The KFM is based on an Omicron ultrahigh vacuum variable temperature atomic force microscope (UHV-VT-AFM). It is operated by a Nanonis scanning probe microscopy (SPM) controller entirely based on digital signal processing (DSP). The probe that was used in these experiments is a platinum-iridium coated Nanosensors Point Probe Plus EFM tip with a spring constant between 1 and 3 N/m. Its resonance frequency f0 = 61.835 kHz and the Q-factor Q = 22800 were determined in vacuum by recording a resonance curve with the built in function of the Nanonis controller. The optical beam deflection detection uses a 20 mW Superluminescent (TM) light emitting diode that was operated at an intensity of 7 mW. About 0.5 mW intensity is received by the photodiode, which was estimated from its known current–intensity characteristics. To compensate the increased intensity of the light source, the gain of the transimpedance amplifier was reduced accordingly to avoid output voltage saturation. The sample is a gold coated silicon substrate (Omicron test sample). KFM measurements are performed while distance control is enabled.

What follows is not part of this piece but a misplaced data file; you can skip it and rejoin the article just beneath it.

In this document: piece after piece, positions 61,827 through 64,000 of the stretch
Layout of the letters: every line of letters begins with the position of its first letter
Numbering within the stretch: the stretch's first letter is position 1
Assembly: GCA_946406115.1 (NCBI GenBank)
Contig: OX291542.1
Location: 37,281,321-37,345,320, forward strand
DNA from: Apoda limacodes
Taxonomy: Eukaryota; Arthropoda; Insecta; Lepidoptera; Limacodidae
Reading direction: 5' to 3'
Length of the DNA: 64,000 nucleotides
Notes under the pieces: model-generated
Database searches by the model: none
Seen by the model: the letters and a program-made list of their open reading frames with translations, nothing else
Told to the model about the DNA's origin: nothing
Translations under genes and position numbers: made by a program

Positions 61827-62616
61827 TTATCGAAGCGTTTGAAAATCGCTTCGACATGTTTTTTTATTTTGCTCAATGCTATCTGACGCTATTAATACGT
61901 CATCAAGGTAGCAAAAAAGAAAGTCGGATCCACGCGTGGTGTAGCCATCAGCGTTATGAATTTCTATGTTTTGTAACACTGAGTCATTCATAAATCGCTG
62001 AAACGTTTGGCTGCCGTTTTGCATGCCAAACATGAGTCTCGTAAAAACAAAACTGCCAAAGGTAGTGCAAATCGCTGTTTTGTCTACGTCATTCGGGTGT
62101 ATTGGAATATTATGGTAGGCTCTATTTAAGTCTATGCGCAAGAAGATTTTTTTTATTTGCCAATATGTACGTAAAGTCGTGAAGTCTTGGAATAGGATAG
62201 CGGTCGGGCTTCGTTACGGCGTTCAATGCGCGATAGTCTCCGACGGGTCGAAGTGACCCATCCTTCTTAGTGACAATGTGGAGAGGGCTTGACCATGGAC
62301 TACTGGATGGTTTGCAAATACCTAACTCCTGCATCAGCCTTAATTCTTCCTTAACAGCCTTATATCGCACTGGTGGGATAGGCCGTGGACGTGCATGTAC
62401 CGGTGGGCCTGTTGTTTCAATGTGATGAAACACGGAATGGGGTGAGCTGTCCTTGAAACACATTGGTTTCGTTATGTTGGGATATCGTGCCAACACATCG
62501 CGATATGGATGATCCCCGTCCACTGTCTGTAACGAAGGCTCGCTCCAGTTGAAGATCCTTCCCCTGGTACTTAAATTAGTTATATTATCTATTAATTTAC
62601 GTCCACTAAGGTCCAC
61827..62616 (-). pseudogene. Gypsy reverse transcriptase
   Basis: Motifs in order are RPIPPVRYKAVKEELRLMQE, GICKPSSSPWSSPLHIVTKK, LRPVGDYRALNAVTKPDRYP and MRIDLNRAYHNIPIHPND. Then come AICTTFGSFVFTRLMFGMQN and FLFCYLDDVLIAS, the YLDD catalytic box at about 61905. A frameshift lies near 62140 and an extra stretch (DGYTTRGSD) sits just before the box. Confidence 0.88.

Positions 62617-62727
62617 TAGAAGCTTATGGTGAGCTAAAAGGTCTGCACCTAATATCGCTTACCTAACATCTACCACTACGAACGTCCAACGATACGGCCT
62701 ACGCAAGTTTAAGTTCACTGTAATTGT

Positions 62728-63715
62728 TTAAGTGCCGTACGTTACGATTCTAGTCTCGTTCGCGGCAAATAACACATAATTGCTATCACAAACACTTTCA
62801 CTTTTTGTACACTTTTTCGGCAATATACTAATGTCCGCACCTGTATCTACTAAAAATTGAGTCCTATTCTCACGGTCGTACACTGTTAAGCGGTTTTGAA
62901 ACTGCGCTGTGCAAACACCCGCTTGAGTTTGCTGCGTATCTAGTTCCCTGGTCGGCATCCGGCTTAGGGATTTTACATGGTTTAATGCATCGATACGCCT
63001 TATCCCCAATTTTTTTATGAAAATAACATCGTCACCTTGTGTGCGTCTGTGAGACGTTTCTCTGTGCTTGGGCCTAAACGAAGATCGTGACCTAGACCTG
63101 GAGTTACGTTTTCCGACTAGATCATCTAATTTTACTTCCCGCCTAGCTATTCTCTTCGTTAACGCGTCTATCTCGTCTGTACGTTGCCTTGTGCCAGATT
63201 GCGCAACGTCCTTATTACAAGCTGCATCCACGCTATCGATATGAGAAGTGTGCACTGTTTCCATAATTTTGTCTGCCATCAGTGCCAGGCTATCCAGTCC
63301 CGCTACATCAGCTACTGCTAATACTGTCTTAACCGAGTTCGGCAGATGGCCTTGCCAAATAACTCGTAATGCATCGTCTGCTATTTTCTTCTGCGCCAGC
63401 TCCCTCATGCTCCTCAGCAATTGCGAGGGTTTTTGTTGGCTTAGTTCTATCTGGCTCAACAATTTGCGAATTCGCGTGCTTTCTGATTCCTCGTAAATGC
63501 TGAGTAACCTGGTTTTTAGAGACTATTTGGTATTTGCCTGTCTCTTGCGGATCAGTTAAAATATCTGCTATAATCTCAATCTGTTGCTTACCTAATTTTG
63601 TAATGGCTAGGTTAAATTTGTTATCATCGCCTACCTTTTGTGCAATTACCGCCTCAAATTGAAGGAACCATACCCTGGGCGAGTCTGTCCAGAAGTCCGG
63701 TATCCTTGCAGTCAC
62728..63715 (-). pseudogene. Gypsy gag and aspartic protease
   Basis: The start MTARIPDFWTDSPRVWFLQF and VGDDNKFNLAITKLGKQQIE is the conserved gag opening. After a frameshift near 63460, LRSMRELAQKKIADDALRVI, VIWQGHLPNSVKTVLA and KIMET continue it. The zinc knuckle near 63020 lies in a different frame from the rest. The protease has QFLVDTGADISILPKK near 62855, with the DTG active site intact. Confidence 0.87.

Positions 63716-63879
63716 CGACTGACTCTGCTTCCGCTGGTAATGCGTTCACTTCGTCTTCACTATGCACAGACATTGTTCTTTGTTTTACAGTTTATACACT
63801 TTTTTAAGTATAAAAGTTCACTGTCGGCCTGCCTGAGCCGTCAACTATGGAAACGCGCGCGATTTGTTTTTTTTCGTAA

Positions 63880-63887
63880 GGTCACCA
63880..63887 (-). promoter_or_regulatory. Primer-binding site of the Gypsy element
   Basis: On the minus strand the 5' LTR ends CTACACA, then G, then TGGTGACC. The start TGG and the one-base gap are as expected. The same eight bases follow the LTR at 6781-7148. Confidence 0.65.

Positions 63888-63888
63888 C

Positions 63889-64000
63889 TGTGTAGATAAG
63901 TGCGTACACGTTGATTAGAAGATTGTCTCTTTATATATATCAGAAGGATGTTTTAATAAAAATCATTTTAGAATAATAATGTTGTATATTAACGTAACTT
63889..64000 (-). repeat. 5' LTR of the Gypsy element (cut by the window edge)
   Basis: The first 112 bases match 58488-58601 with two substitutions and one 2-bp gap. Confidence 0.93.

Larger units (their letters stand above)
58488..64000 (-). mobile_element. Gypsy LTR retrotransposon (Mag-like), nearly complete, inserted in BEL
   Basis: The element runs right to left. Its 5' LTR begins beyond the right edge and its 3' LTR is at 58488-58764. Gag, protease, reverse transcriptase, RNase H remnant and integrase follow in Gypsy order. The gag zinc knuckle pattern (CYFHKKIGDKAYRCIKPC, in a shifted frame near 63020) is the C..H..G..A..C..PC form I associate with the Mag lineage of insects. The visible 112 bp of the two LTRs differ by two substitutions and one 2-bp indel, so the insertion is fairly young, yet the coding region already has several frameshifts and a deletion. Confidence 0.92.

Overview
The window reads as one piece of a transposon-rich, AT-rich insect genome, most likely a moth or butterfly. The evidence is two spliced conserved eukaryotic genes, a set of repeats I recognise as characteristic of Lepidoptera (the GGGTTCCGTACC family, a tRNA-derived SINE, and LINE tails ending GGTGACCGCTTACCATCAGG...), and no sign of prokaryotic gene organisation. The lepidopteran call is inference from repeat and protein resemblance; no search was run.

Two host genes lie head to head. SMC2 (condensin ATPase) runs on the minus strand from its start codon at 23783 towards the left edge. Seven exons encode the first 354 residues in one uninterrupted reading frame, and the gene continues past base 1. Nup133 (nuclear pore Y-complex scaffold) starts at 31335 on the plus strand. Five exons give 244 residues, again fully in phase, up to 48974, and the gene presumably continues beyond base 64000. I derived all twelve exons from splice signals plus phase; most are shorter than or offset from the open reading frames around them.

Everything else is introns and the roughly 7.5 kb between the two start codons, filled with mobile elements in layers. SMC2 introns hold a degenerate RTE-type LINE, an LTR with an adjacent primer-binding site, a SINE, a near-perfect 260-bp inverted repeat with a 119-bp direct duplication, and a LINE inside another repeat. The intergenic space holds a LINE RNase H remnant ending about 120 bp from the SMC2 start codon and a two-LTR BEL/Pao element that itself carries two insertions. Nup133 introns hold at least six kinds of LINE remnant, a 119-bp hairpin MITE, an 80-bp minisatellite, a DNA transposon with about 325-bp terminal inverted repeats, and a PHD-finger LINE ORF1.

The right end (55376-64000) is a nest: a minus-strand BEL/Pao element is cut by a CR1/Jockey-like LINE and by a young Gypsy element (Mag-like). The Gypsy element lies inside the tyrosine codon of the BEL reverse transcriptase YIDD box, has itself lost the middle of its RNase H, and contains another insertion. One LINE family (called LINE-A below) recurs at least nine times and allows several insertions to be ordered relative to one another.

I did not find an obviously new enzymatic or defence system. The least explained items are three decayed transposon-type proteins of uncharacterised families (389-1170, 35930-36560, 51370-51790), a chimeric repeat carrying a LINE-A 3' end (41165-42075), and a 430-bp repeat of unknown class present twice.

This work was achieved with the financial support of the European Union, the French Government and the Regional Council, using the facilities of the EXCELSIOR Nanoscience Characterization Center. Further financial aid from the French Agence Nationale de Recherche (ANR-11-BS10-004 NANOKAN) and from a Merlion program of the French Embassy in Singapore (grant 8.11.08) is gratefully acknowledged. We thank Benjamin Walter for fruitful discussions and David Troadec for technical help.